Written by Backroads Guest and 17-year-old high school senior, Mackensie Freeman.
I saw a moose. It was the best day of my life.
Where did I see the moose, you may ask? At Glacier National Park during my 10-mile hike to Iceberg Lake (yes, there are actual icebergs). A 10-mile hike seems pretty hard, right? Well, it was hard. At least the first 5 miles were; that was a 1,200-foot gain (a loss if you consider the fact I complained the whole time).
We were on a Backroads Family trip. Backroads is an active tour company that takes you on trips, not vacations (note the difference: on vacations, you relax, and on trips, you’re active). They offer many different types of trips (multisport, biking and walking/hiking), and for all ages: family (younger kids), family breakaway (older kids/young adults) and classic (adults).
Each of the trips has two or three leaders, who are the coolest people you will ever meet. Besides being spunky, they are incredibly caring and willing to do anything, without ever complaining.
All of the trips are rated levels 1 through 5, 1 being the easiest and 5 being the hardest. I’ve mostly gone on 1-3, but this past summer in Glacier was a 1-4, which I didn’t find out until I was pedaling up a mountain. (OK. I walked my bike for a lot of it with my mom. OK. I got in the van three-fourths of the way up. Leave me alone, it was hot! And I saw a bear. OK. It was a cow.)
Let me state something: I don’t camp. Even when we are spending the day getting hot and sweaty on these trips, we still end up at an inn or hotel–with a shower–each night. I am proud to say that I have never slept outside in my life. In fact, I’m not even an outdoorsy person, which is pretty funny because I’ve gone on four Backroads trips and next summer will be my fifth, in either Alaska or the San Juan Islands. Yet, I’m looking forward to it.
With Backroads, we’ve been to Maine, Yellowstone and the Tetons, Québec, and Glacier and Waterton Lakes National Parks. We’ve gone white-water rafting, kayaking and whale watching, we’ve made chocolate at a chocolate factory, done the polar plunge, and of course we’ve gone hiking and biking. Usually, I prefer the biking over the hiking because you cover more distance in the same amount of time, and therefore, get to see more. I loved the fact that we were passing by houses and some families were outside, enjoying the beautiful weather, because I had the opportunity to shout “Bonjour!” to people. And that was where the conversations began and ended, because I take Spanish.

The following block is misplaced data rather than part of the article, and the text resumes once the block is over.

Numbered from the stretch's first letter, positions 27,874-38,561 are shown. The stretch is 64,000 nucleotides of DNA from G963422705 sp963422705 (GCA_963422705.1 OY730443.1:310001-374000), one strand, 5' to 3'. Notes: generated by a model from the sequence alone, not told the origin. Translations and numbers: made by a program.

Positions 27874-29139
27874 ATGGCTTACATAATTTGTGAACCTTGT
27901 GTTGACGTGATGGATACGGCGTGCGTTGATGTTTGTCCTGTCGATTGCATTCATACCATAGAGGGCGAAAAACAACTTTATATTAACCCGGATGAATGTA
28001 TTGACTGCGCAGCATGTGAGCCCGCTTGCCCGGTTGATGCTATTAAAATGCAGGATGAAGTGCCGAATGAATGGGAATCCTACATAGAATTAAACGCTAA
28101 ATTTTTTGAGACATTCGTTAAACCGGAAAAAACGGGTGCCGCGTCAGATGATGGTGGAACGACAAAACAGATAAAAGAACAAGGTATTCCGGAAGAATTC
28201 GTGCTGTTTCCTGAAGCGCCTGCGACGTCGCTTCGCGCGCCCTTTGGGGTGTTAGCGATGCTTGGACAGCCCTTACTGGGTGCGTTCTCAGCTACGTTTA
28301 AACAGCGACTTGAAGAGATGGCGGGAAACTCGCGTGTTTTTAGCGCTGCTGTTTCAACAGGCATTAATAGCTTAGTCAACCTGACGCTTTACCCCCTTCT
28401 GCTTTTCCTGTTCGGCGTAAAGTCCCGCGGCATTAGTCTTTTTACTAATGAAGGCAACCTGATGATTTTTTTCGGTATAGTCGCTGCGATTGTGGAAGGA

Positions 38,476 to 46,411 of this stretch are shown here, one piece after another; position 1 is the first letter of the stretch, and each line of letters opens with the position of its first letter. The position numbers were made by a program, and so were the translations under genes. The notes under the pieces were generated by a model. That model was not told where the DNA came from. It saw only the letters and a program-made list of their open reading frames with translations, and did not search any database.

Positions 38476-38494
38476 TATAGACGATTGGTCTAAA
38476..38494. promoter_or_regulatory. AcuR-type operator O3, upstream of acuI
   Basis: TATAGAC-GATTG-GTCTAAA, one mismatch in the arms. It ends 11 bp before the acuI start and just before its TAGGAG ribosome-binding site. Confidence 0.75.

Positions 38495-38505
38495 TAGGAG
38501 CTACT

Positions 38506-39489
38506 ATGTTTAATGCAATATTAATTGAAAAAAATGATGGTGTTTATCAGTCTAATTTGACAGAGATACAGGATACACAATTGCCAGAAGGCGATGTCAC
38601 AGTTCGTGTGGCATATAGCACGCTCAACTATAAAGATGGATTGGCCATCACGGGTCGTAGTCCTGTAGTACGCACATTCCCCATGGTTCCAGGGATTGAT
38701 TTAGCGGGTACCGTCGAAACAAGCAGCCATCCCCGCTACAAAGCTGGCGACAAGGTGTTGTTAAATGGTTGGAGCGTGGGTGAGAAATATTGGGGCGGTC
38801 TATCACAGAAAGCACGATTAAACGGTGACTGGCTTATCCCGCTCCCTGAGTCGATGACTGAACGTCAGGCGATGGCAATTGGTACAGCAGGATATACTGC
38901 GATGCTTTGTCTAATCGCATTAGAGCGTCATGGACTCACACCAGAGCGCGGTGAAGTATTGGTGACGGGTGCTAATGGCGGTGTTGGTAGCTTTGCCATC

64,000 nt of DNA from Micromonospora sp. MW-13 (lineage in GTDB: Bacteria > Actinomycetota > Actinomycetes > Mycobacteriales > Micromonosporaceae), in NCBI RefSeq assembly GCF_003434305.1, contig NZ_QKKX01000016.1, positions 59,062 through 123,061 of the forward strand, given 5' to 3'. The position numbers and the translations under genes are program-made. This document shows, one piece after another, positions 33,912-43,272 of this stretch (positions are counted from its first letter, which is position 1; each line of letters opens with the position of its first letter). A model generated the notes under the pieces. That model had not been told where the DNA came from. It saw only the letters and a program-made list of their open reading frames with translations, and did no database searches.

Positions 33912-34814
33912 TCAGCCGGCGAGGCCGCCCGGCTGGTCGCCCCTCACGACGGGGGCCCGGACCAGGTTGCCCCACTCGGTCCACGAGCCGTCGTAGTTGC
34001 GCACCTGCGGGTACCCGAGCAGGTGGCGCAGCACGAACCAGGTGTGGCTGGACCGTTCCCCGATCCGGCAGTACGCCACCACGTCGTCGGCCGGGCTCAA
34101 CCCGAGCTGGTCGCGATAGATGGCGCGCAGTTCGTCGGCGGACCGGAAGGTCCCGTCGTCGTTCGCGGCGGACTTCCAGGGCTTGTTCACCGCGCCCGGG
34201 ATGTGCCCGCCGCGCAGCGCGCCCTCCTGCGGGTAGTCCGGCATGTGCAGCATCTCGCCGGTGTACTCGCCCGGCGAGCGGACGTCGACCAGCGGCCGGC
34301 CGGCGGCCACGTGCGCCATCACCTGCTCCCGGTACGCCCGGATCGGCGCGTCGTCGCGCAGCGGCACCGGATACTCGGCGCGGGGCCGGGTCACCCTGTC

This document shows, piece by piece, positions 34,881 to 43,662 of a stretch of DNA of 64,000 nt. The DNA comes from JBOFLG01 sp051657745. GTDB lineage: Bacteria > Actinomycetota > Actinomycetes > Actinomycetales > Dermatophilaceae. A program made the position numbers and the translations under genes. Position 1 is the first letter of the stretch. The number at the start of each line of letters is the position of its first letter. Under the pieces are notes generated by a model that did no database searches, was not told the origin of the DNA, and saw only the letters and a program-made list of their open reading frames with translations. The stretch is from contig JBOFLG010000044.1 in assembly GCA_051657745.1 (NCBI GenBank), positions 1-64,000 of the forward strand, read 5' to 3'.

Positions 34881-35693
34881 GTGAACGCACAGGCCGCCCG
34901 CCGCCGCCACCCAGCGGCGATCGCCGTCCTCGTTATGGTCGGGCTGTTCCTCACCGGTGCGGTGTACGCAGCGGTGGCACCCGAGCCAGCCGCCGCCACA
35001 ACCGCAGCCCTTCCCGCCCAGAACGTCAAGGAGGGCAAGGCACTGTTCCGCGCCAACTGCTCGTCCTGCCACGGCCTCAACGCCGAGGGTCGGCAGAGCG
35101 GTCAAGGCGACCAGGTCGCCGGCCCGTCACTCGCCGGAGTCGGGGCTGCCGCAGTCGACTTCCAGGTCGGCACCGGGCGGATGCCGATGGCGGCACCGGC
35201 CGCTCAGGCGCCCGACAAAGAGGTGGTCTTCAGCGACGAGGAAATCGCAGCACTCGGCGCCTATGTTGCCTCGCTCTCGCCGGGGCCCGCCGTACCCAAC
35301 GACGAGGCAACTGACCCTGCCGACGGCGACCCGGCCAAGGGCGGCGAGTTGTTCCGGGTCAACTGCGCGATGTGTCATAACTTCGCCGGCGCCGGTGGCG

Two summers ago, while on a hike in Yellowstone, we almost saw a moose. But then my sister had a tantrum and we had to turn around, so everyone ELSE saw the moose. Ever since, my parents have been dying to see a moose. And personally, that’s why I think my parents have chosen to go to Alaska next summer: just so they can see a moose. Fortunately I saw one in Glacier because I was ahead of them on the hike.
Another great thing about Backroads is the food. In fact, some people even nickname the company “Snackroads.” Each day, you make a snack bag full of M&Ms, peanuts, raisins, nuts and local treats. Each of the vans has a basket of granola bars and fruit in them. So basically, there is free food, constantly.
Another great part about the food? You don’t have to worry about eating poisonous wild potato seeds like Chris McCandless in Into the Wild. (I really hope Mr. May-Beaver and Mr. Nichols are reading this.)
Since you’re traveling over a vast amount of land in a short amount of time, usually six days and five nights, you constantly change hotels. I live out of my suitcase. I never unpack. And every time we need to change hotels, we need to have our bags outside our doors at a certain time and they have people who come and put them in the van trailer for us. It’s so easy.
Of course, it’s quite embarrassing having to live out of my suitcase because my mom tends to overpack. So this past summer in Glacier, while everyone else had a few, smaller suitcases, my family had four huge suitcases, all covered in neon duct tape (it really helps in airports!).
Since we live in Atlanta, where the summers are brutally hot, my family usually tries to go to a cooler place for our Backroads trips. So a good number of the hotels we stay at are ski lodges during the winter months, and therefore only have heat and no air conditioning, because it tends to cool down at night.
Of course, I didn’t realize this. So when we were in Yellowstone and got to the hotel after a long day of activities, I was thrilled to see an air conditioning on/off button and timer. Immediately, I turned it on high and showered and went out to dinner. When we got back a few hours later, the room was SO HOT. Apparently, I had turned the heat on high, not the air conditioning. Needless to say, my sister, who I was sharing a room with, was not happy with me.
Oh yeah, I should probably tell you about the moose: IT WAS SO COOL. It was a male, and had those huge, awesome antlers. It was about 30 feet away from me, just standing there, eating something off the bushes. Then, after about three to four minutes, it went back into the bushes. And just like that it was gone. I still miss it.
I won’t have to wait 11 months to go on another hiking trip, though. In 9 months, I will embark on a week-long journey that all juniors dread: JOE. I don’t know how I am going to survive it. It’s nothing like Backroads. You actually have to carry your own bags and sleep outside. But hey, maybe this will be the year they upgrade us to hotels.